The ROC AUC score is a popular metric to evaluate the performance of binary classifiers. To compute it, you must measure the area under the ROC curve, which shows the classifier's performance at varying decision thresholds.

This chapter covers how to plot the ROC curve, compute the ROC AUC and interpret it. We will also showcase it using the open-source Evidently Python library.

- The
**ROC curve**shows the performance of a binary classifier with different decision thresholds. It plots the True Positive rate (TPR) against the False Positive rate (FPR). - The
**ROC AUC score**is the area under the ROC curve. It sums up how well a model can produce relative scores to discriminate between positive or negative instances across all classification thresholds. - The ROC AUC score
**ranges from 0 to 1**, where 0.5 indicates random guessing, and 1 indicates perfect performance.

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The ROC curve stands for the Receiver Operating Characteristic curve. It is a graphical representation of the performance of a binary classifier at different classification thresholds.

The curve plots the possible True Positive rates (TPR) against the False Positive rates (FPR).

Here is how the curve can look:

Each point on the curve represents a specific decision threshold with a corresponding True Positive rate and False Positive rate.

ROC AUC stands for Receiver Operating Characteristic Area Under the Curve.

ROC AUC score is a single number that summarizes the classifier's performance across all possible classification thresholds. To get the score, you must measure the area under the ROC curve.

ROC AUC score shows how well the classifier distinguishes positive and negative classes. It can take values from 0 to 1.

A higher ROC AUC indicates better performance. A perfect model would have an AUC of 1, while a random model would have an AUC of 0.5.

To understand the ROC AUC metric, it helps to understand the ROC curve first.

Let’s explain it step by step! We will cover:

- What TPR and FPR are, and how to calculate them
- What a classification threshold is
- How to plot a ROC curve

The ROC curve plots the True Positive rate (TPR) against the False Positive rate (FPR) at various classification thresholds. You can derive TPR and FPR from a confusion matrix.

A confusion matrix summarizes all correct and false predictions generated for a specific dataset. Here is an example of a matrix generated for a spam prediction use case:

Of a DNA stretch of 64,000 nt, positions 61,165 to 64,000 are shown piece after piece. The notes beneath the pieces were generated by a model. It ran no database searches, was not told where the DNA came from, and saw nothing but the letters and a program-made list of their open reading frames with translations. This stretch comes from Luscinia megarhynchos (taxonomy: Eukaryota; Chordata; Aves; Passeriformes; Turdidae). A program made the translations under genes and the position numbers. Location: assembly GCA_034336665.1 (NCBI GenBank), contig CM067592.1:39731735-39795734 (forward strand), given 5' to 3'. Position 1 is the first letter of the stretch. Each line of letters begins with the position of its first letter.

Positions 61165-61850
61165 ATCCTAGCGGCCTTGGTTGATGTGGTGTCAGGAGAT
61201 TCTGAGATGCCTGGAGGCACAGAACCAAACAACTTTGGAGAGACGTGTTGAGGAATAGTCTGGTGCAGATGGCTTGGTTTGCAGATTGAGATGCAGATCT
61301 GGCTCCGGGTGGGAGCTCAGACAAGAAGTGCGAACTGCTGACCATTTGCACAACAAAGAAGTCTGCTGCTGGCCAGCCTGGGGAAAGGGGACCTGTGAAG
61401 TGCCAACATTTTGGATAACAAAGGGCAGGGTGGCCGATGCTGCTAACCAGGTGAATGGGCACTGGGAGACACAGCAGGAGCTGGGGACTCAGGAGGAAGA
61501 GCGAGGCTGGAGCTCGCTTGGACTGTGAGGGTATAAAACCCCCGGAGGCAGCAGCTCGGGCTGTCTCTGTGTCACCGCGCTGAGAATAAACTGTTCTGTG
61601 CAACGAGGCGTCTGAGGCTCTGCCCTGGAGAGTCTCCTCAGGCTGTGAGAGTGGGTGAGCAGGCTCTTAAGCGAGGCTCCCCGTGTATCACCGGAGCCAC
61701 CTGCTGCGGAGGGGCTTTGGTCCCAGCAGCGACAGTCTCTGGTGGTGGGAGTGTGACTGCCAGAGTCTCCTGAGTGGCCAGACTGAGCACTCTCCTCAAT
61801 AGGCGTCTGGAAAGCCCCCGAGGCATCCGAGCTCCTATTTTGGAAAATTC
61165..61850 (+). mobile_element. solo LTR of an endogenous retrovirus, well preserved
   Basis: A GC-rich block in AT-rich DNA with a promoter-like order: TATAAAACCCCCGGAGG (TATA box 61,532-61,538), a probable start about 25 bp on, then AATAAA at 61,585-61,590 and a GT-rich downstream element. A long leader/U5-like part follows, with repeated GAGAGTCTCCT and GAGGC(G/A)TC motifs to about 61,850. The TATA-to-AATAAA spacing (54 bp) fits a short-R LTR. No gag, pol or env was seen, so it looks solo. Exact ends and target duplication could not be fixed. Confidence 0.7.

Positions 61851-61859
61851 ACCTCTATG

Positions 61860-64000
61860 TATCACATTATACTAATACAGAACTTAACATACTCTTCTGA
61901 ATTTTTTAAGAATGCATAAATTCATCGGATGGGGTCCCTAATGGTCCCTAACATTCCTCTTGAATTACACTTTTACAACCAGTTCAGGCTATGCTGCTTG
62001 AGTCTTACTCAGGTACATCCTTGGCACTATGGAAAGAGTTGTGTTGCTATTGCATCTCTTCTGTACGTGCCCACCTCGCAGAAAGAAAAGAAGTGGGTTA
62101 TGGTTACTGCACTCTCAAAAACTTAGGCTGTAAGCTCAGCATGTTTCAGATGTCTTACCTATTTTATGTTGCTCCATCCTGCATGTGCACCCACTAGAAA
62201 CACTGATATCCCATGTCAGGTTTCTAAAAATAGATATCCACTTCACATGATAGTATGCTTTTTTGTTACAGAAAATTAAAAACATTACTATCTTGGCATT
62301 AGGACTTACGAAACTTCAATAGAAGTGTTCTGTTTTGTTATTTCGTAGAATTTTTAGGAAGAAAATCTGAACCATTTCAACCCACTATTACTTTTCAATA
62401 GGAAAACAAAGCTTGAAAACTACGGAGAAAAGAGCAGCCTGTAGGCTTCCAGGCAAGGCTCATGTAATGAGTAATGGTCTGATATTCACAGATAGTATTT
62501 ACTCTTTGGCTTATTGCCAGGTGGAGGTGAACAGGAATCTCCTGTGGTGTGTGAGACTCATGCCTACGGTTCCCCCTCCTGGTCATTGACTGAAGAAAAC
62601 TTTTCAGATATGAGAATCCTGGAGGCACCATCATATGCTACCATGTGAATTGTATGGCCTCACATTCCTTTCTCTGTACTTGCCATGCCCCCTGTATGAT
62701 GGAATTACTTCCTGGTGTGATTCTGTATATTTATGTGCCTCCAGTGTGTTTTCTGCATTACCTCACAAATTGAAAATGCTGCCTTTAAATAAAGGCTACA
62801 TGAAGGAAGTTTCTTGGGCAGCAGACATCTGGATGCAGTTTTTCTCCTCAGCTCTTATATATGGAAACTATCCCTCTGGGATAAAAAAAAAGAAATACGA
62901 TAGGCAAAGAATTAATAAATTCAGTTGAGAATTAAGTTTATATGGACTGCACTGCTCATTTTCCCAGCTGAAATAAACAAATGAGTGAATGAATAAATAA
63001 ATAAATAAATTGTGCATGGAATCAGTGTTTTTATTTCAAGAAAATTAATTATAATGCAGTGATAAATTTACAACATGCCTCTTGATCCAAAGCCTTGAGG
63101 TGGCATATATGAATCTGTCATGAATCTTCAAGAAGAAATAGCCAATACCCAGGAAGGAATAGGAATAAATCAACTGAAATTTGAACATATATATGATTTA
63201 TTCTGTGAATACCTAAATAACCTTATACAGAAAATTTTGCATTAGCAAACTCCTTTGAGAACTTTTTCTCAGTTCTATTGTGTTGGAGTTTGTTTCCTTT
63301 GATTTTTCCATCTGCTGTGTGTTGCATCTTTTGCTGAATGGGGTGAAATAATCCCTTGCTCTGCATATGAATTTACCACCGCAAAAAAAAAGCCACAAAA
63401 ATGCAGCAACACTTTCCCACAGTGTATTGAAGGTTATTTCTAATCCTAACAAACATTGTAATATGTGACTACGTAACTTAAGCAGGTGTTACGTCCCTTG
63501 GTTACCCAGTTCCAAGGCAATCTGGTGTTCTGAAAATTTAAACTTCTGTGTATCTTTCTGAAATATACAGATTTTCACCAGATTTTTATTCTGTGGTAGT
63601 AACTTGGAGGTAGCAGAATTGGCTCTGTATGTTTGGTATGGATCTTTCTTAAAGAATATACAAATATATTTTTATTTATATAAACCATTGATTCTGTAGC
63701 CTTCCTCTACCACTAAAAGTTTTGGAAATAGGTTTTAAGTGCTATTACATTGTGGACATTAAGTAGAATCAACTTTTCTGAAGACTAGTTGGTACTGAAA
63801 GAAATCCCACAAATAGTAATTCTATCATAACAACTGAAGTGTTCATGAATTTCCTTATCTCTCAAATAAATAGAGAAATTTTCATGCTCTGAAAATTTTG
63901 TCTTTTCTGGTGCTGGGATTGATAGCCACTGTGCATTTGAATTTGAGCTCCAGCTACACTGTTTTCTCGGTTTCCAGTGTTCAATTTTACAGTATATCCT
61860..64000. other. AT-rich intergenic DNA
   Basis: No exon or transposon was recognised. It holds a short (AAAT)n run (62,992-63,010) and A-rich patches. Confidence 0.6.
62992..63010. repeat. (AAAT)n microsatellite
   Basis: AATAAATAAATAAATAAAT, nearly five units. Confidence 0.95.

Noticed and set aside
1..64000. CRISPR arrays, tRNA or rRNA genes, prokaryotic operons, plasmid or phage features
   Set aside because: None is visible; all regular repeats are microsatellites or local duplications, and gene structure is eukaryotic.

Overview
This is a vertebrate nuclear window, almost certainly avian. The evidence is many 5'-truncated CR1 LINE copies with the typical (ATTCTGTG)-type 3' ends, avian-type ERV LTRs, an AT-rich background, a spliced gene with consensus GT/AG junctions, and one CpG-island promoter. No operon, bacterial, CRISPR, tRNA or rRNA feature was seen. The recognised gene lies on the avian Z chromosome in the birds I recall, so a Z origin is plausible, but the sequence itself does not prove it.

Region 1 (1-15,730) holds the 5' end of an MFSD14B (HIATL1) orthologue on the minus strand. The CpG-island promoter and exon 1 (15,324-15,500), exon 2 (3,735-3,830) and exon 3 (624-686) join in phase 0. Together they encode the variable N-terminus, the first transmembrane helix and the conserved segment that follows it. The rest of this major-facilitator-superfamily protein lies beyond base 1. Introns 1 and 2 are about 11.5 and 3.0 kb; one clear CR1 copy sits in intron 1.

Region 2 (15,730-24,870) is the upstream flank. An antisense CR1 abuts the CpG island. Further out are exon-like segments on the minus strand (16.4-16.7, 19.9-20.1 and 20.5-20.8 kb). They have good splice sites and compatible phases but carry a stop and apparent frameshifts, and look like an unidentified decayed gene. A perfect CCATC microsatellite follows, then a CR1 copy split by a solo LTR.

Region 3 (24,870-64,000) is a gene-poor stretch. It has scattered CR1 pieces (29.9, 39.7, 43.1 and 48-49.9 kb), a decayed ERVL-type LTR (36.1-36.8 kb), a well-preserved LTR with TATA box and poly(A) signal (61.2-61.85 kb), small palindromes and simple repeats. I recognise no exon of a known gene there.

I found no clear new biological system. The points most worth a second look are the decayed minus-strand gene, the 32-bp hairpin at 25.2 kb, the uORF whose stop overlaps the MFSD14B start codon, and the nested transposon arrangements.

You can calculate the True Positive and False Positive rates directly from the matrix.

**TPR** (True Positive rate, also known as recall) shows the share of detected true positives. For example, the share of emails correctly labeled as spam out of all spam emails in the dataset.

To compute the TPR, you must divide the number of True Positives by the total number of objects of the target class – both identified (True Positives) and missed (False Negatives).

In the example confusion matrix above, TPR = 600 / ( 600 + 300) = 0.67. The model successfully detected 67% of all spam emails.

**FPR **(False Positive rate) shows the share of objects falsely assigned a positive class out of all objects of the negative class. For example, the proportion of legitimate emails falsely labeled as spam.

You can calculate the FPR by dividing the number of False Positives by the total number of objects of the negative class in the dataset.

You can think of the FPR as a "false alarm rate."

In our example, FPR = 100 / (100 + 9000) = 0.01. The model falsely flagged 1% of legitimate emails as spam.

To create the ROC curve, you need to plot the FPR values against TPR values at **different **decision thresholds.

You might ask, what do "different" TPR and FPR values mean? Did we not just calculate them once and for all?

In fact, we calculated the values for a given confusion matrix **at a given ****decision threshold**. But for a probabilistic classification model, these TPR and FPR values are not set in stone.

You can vary the decision threshold that defines how to convert the model predictions into labels. This, in turn, can change the number of errors the model makes.

A probabilistic classification model returns a number from 0 to 1 for each object. For example, for each email, it predicts how likely this email is spam. For a given email, it can be 0.1, 0.55, 0.99, or any other number.

You then have to decide at which probability you** convert this prediction to a label**. For instance, you can label all emails with a predicted probability of over 0.5 as spam. Or, you can only apply this decision when the score is 0.8 or higher.

This choice is what sets the classification threshold.

To better understand the impact of the decision threshold, explore the Classification Threshold chapter in the guide.

As you change the threshold, you will usually get new combinations of errors of different types (and new confusion matrices)!

When you **set the threshold higher**, you make the model "more conservative." It assigns the *True* label when it is "more confident." But as a consequence, you typically lower recall: you detect fewer examples of the target class overall.

When you **set the threshold lower**, you make the model "less strict." It assigns the *True* label more often, even when "less confident." Consequently, you increase recall: you will detect more examples of the target class. However, this may also lead to lower precision, as the model may make more False Positive predictions.

TPR and FPR change in the same direction. The higher the recall (TPR), the higher the rate of false positive errors (FPR). The lower the recall, the fewer false alarms the model gives.

In the example above, the recall (TPR) decreases as we set the different decision higher:

- 0.5 threshold: 800/(800+100)=0.89

- 0.8 threshold: 600/(600+300)=0.67

- 0.95 threshold: 200/(200+700)=0.22

The FPR also goes down:

- 0.5 threshold: 500/(500+8600)=0.06

- 0.8 threshold: 100/(100+9000)=0.01

- 0.95 threshold: 10/(10+9090)=0.001